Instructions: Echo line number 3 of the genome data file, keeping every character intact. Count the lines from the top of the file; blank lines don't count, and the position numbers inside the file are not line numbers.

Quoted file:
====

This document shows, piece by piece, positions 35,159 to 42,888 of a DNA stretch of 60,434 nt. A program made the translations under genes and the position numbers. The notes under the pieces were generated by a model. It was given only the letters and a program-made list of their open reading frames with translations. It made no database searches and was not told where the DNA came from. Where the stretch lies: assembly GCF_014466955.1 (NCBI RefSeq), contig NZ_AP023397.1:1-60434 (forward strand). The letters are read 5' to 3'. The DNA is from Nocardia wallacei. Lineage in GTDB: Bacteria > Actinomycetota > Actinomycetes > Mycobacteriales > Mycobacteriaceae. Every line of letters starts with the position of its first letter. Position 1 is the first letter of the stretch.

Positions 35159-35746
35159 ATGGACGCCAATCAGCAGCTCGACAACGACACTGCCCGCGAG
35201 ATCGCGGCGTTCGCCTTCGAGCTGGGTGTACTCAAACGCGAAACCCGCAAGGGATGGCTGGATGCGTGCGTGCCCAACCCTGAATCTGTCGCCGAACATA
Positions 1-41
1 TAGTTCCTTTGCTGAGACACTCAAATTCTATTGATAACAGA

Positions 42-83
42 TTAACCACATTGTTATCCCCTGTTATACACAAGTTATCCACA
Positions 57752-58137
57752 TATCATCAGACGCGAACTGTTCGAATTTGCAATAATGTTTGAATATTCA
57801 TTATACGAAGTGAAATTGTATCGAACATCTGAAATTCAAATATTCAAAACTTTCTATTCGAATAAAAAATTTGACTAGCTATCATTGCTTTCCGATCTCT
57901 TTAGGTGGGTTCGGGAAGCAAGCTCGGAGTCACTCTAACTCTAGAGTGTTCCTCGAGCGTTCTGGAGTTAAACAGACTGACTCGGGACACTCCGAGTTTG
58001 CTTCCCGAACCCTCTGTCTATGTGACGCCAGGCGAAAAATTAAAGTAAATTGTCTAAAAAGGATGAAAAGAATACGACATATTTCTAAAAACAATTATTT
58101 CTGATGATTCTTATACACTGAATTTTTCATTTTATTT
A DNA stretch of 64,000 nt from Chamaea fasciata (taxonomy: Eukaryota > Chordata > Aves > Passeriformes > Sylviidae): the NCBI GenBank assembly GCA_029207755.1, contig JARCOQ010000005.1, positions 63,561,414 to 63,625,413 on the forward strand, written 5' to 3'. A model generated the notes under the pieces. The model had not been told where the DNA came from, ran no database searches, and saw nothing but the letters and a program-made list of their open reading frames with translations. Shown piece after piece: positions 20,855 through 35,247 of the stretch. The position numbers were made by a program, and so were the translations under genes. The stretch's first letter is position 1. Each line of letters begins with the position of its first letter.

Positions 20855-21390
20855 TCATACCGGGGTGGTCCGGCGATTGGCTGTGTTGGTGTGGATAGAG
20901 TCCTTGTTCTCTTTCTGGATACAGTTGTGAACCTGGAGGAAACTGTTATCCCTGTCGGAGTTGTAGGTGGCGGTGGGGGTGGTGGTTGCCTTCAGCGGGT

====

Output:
35159 ATGGACGCCAATCAGCAGCTCGACAACGACACTGCCCGCGAG